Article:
Teaching With Technology
“Evolving Learning for the New Digital Era” is the latest in our series of print-on-demand booklets.
Articles focus on changing methods of teaching and learning -- and the strategies used by different institutions.
You may download the free booklet here.
And you may sign up here for a free webinar on the booklet's themes, to be held Wednesday, July 8, at 2 p.m. Eastern.
This booklet was made possible in part by the financial support of Blackboard.
Gates Foundation will fund $1.4 million study at U. of Maryland to see whether MOOCs can reduce overhead in credit-bearing courses without compromising quality.
At Educause, a study about varying definitions of "open educational resources" punctuates ambiguity about "openness" of the new massive online courses.
The e-textbook consortium CourseSmart has announced an analytics program that will provide data about students' usage of a text, which universities can use to link with outcomes.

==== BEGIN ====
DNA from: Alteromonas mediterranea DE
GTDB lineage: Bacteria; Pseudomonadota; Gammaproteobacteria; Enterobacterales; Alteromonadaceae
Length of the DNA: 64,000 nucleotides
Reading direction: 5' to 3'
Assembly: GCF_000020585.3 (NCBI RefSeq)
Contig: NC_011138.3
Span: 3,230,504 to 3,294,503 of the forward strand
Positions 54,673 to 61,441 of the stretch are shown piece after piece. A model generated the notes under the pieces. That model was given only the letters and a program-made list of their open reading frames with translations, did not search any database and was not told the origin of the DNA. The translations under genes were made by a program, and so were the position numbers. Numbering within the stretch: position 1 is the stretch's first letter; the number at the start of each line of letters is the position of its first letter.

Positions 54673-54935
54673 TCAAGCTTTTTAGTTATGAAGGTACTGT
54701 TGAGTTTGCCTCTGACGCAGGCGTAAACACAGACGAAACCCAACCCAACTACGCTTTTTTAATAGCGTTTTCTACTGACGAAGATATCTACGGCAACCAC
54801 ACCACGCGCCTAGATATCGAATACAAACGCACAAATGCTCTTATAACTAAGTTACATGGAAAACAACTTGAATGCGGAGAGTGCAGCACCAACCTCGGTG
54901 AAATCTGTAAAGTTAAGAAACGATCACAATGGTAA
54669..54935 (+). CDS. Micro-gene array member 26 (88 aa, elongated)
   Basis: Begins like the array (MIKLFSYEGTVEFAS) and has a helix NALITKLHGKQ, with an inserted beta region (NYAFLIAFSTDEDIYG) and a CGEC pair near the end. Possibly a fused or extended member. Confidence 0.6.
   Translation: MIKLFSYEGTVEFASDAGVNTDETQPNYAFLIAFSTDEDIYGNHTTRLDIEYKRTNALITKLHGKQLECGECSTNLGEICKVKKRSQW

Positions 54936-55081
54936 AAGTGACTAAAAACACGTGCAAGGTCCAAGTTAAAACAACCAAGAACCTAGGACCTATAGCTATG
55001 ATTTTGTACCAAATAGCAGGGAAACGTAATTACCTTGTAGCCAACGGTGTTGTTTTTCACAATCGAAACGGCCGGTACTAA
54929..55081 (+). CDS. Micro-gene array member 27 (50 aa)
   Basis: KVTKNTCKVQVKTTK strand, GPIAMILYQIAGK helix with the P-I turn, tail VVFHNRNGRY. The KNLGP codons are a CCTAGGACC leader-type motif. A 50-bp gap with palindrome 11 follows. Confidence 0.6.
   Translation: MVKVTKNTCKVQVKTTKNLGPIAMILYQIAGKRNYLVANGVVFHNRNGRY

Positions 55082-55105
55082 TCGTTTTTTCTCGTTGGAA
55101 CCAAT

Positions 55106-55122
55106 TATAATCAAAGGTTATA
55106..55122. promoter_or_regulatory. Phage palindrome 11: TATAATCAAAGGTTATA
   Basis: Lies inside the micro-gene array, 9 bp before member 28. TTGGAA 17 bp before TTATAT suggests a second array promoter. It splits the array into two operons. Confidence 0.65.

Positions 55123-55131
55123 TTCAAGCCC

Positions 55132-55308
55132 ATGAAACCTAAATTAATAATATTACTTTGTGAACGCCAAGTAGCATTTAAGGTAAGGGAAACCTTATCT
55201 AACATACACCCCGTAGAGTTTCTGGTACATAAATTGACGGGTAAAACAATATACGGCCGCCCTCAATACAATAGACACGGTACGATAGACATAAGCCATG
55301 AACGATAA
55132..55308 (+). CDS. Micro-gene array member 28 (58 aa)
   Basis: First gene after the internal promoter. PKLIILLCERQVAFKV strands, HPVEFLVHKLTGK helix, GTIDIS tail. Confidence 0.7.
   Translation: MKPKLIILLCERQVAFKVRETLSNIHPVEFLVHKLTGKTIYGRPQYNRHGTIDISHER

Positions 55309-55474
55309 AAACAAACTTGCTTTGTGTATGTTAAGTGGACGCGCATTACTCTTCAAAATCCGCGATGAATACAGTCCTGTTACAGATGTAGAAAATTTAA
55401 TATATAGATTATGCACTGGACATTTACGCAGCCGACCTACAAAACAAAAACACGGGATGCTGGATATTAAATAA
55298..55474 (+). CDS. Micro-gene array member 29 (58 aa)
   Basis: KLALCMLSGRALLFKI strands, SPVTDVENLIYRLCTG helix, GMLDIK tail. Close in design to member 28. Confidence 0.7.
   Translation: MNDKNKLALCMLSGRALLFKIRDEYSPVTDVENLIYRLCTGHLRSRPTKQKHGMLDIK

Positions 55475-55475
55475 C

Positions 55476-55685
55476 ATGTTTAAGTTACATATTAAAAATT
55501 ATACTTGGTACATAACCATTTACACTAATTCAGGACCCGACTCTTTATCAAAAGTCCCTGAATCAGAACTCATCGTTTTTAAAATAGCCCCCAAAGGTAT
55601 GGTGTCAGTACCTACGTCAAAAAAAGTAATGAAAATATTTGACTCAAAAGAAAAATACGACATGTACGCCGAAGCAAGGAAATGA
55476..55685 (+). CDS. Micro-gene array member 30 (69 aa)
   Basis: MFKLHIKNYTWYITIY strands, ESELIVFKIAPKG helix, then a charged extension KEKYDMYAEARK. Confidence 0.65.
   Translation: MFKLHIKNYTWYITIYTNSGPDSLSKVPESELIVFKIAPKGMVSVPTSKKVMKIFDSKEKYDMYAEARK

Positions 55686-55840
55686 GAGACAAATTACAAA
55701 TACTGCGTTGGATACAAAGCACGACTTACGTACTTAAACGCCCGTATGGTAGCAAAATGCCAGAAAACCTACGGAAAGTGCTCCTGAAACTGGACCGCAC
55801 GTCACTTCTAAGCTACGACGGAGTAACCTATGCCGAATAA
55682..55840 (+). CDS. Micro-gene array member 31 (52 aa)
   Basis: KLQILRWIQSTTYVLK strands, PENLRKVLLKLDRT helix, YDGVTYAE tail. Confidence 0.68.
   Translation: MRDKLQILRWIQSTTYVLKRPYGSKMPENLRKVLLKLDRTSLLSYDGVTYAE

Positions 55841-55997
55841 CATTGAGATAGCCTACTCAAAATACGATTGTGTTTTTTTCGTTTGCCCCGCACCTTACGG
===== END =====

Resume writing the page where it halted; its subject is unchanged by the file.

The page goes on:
New survey from Campus Computing Project suggests that colleges are not taking full advantage of Big Data, and remain apprehensive about open source applications. But many see a role for MOOCs in academic instruction.
Publishing giant unveils search engine for open educational resources -- and its own content.
Coursera strikes licensing agreement with Antioch University, bringing business model for massive online courses into sharper focus.
Newly launched Cambridge Graduate University has an impressive list of faculty members. Too bad many of them have never heard of it.
Survey of undergraduates finds that use and demand have risen substantially for e-books and other teaching technologies.
As the first humanities MOOCs hit the ground, professors and students contemplate the limitations of Coursera's peer-grading system.
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